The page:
Daisuke Inoue could be a billionaire if he had only filed a patent for his invention three decades ago -- the karaoke machine, which has opened up the prospect of stardom, however fleeting, to millions of musical wannabes. \nInstead, the man whose creation has become a US$7.5 billion-a-year industry in Japan alone has designed gadgets to wash clothes and kill insects as he tries to put his finger on the next sensation. \nNow aged 64, Inoue said he came up with the device that would become a worldwide social lubricant when he was a fumbling keyboardist accompanying customers at a club in the western Japanese city of Kobe. \n"A driving force [for the invention] was my laziness as it was hard to master new songs one after another," Inoue told reporters in an interview. \nInoue, with a smooth deep voice, graying slicked-back hair and a ponytail, has never been able to read music even though he started earning money as a drummer when he was 16. \n"Accompanying tone-deaf singers was no problem. What was toughest for me was to remember by heart several new songs every month because I couldn't read music," said the inventor of karaoke. \nInoue first got the idea for a karaoke machine in 1971 after a club customer asked him to join him on a weekend company trip as he wanted to sing to Inoue's keyboard. Inoue could not skip work at the club, so he made a tape of instrumental music for him. \nLater that year, he invented the original karaoke machine, called "8 Juke," based on a car stereo and equipped with a microphone, amplifier and coin box that played music recorded on eight-track cartridge tapes. Inoue was 31 at the time. \nThe machine proved to be an instant hit. \nThough rival devices by firms such as Daiichikosho, now the top karaoke company, appeared within three years, Inoue saw 12 good years selling tape-based karaoke machines. \nHis company's fortune waned with emerging laser disc-based machines in the mid-1980s. He survived by turning the company from a karaoke machine maker to a trading firm. \n"I went to Daiichikosho with which we had been battling fiercely and asked them to let us handle their machines," Inoue said. \nHis company came to boast annual sales of ?10 billion (US$95 million). But the lifestyle proved too much for Inoue. \n"It was luxury-induced depression. I had been a salesman talking directly to customers but was suddenly given a monthly salary of ?3.5 million and no real job," he said. \n"I began to suffer head-aches and was unable to move to go to office," he said, recalling the months in the early 1990s he served as nominal "chairman" of the company. \nHe broke out of his depression by leaving the company, running around with his dogs and establishing an industry group to promote his invention, the All-Japan Karaoke Industrialist Association. \nHis latest invention is the "New Aqua Trio" pot which is purported to electrolyze water for washing laundry, cleaning dishes and even rinsing mouths without detergent or chemicals. \nCosting ?399,000 (US$3,800), the home-use pot is touted to bring about "a cleaning revolution." \nAnd this time, Inoue has wisely decided to patent the product, both in Japan and internationally.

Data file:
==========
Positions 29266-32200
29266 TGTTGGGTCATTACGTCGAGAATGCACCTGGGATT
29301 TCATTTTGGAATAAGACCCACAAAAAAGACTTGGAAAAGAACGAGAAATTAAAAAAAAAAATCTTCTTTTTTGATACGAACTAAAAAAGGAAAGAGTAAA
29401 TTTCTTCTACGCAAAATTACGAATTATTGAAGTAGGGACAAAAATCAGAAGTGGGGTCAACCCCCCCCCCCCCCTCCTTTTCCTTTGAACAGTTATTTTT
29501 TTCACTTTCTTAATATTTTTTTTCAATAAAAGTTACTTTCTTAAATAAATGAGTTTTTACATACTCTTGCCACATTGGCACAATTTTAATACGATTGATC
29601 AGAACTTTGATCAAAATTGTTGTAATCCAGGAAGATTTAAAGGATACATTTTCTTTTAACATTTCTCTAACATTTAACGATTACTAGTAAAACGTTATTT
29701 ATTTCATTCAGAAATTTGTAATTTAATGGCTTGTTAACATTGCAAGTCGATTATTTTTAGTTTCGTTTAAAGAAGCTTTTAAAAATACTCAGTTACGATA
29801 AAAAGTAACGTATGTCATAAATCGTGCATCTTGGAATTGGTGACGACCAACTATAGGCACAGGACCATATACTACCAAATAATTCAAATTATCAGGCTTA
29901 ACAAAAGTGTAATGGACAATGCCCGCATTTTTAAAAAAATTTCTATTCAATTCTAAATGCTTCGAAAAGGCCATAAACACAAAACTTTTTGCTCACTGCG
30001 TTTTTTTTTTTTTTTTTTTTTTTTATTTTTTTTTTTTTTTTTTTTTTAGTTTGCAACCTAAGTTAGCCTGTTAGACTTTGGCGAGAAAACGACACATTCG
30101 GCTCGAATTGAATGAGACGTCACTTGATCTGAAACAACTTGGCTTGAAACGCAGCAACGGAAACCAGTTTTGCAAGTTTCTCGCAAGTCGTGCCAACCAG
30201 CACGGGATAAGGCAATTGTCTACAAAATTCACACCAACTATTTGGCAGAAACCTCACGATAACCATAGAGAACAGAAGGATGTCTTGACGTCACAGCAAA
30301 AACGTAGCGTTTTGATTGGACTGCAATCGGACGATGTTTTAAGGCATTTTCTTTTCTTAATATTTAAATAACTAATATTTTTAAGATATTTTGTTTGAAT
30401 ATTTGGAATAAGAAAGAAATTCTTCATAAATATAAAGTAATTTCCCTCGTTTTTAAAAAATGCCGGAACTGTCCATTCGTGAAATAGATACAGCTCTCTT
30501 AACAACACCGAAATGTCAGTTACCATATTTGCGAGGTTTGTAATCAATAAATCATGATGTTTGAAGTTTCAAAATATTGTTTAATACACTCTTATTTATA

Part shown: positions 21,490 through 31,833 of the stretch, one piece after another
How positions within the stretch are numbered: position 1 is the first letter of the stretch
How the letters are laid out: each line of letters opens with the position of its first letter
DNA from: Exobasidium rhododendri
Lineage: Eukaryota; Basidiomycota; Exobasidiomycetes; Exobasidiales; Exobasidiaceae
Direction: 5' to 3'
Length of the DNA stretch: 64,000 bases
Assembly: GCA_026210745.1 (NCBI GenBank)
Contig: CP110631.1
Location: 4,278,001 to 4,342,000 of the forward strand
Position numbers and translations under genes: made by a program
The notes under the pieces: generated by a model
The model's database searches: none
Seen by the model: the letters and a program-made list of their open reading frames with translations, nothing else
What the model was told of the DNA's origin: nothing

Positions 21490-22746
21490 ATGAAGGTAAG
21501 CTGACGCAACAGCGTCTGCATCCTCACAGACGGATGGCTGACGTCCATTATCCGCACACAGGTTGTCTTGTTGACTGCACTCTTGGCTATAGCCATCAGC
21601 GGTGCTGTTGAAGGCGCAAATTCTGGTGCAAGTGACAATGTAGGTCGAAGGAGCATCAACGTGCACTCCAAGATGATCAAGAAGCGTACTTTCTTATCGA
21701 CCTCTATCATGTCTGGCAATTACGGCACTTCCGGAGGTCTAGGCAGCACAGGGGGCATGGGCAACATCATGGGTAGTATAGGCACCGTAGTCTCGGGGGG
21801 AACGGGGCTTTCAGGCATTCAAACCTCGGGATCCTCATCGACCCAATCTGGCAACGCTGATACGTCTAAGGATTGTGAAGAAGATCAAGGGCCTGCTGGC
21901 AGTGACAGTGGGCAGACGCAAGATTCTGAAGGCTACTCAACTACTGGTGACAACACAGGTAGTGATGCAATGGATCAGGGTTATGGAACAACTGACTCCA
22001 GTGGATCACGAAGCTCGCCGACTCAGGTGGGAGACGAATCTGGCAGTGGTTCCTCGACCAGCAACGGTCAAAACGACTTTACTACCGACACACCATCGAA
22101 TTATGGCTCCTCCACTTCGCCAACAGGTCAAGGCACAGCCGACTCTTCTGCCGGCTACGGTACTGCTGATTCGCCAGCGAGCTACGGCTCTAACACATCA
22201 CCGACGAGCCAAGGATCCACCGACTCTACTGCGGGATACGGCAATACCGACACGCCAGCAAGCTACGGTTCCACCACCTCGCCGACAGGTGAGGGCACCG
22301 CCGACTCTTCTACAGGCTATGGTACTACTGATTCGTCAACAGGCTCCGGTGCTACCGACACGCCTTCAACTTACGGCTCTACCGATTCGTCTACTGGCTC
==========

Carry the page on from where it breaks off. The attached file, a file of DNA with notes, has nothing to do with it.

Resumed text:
NEW CONSIDERATIONS: An airline manager said the idea is tempting, as demand for air cargo is strong, but issues such as training loaders would need to be addressed Taiwanese airlines might repurpose passenger jets to carry cargo in their cabins to offset lost revenue amid the COVID-19 pandemic. Airlines are considering applying to the Civil Aeronautics Administration (CAA) for permission to transport cargo in passenger cabins after StarLux Airlines Co (星宇航空) last month became the first among the nation’s airlines to offer cargo-only flights using the normal cargo holds of its three Airbus SE A321neo passenger jets. “We are considering whether to increase our capacity by putting cargo on passenger seats,” Starlux spokesman Nieh Kuo-wei (聶國維) told the Taipei Times by telephone. “The advantage is that we can improve revenue,